Cultural Corner: No-Fuss French Food

French food not only sounds intimidating: Soufflé, Beef bourguignon, Bouillabaisse—but often looks intimidating to make too. But it doesn’t have to be that way. Julia Child championed French cooking in America and made the complicated cuisine seem more approachable. The key to cooking French food is using fresh and simple ingredients. Channel your inner “Child” and try one (or all!) of these three fuss-free French dishes!
 
Breakfast Omelet (adapted from Food Network)
This popular breakfast dish is as French as it is budget-friendly. Start by cracking two large eggs into a bowl and whisking in two tablespoons of milk or half-and-half, salt, and pepper. Heat a small nonstick skillet over medium-high heat. Once the pan is warm add one tablespoon of unsalted butter and let it sizzle until the foam is mostly gone. Pour in the egg mixture and let the eggs warm slightly. Use a spatula to stir the eggs rapidly, making sure to get the sides of the skillet. Thump the skillet against the stove (carefully) once the eggs have just set. (This releases the omelet from the pan to keep it from sticking.) Fold the omelet into thirds. Cook to desired degree of doneness and serve. Fresh herbs sprinkled over the top are delicious!
 
Simple Pan-Fried Sole (adapted from Delish)
This simple fish dish is easy enough to make for a weeknight dinner. To get started, season two pounds of sole fillets (or another mild fish) with salt and about ¼ teaspoon of pepper. Dust the fish with ¼ cup of flour and shake to remove any extra. In a large nonstick fry pan, heat two tablespoons of butter over medium heat. Cook the sole for four minutes (or until done) turning once halfway through and then remove them from the pan onto a plate. Eat as is or make a delicious lemon cream sauce by adding ¾ cup of heavy cream and zest from half a lemon to the same pan. Let mixture come to a simmer for a couple of minutes until it thickens. Stir in a tablespoon of lemon juice from the zested lemon, salt, and fresh chopped parsley. Serve cream sauce over the cooked fish. Bon Appètit!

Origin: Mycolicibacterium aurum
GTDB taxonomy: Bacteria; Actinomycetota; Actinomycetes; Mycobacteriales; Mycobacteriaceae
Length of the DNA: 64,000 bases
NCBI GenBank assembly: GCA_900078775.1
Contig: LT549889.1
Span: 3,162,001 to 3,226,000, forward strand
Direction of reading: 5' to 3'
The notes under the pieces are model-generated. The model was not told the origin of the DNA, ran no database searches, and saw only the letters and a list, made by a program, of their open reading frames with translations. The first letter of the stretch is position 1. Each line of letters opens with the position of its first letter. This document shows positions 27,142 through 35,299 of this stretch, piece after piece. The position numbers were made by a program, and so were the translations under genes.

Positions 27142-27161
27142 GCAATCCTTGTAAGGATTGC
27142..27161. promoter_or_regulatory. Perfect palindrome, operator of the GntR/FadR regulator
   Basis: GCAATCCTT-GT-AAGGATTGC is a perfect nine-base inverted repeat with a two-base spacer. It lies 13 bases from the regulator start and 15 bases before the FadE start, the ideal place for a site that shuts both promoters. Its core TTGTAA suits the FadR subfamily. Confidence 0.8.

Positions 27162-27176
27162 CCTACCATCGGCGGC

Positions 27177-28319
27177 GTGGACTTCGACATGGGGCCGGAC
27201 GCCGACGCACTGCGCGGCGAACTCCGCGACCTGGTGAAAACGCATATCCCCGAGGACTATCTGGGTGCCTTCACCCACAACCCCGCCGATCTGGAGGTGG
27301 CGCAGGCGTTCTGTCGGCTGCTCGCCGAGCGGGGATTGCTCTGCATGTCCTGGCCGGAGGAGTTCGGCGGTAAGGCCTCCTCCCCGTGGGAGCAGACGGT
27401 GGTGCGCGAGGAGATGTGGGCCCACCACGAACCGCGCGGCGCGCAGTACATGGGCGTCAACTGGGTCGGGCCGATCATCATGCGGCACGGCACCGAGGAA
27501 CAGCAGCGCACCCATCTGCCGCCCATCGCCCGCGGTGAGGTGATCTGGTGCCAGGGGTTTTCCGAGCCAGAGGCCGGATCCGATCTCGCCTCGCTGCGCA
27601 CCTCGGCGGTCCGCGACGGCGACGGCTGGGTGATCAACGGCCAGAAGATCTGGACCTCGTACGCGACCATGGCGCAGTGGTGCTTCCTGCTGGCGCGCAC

Chocolate Espresso Pot de Crème (adapted from Epicurious)
These little ramekins filled with chocolate and espresso custard are pure delight! You’ll need to finely chop six ounces of good quality bittersweet chocolate and place it in a heatproof bowl. Next, in a small saucepan heat about 1 ⅓ cup heavy cream, ⅔ cup whole milk, 1 ½ teaspoons of instant-espresso powder, and a dash of salt. Bring the mixture just to a boil, whisking until all the powder is dissolved. Pour over chocolate and whisk until smooth. Meanwhile, mix six egg yolks, two tablespoons of sugar, and a pinch of salt in a different bowl. Slowly pour the chocolate mixture into the egg mixture, whisking continuously. Pour mixture through a fine mesh sieve and into a glass measuring cup or bowl. Allow it to cool entirely. Divide mixture into eight ramekins and place them on a kitchen towel-lined baking pan. Place that pan into a larger one and pour boiling water into the bigger pan until it comes halfway up the side of the smaller pan. Cover tightly with foil and bake in a 300 degree oven for 30-35 minutes. Top with homemade whipped cream and enjoy!
 
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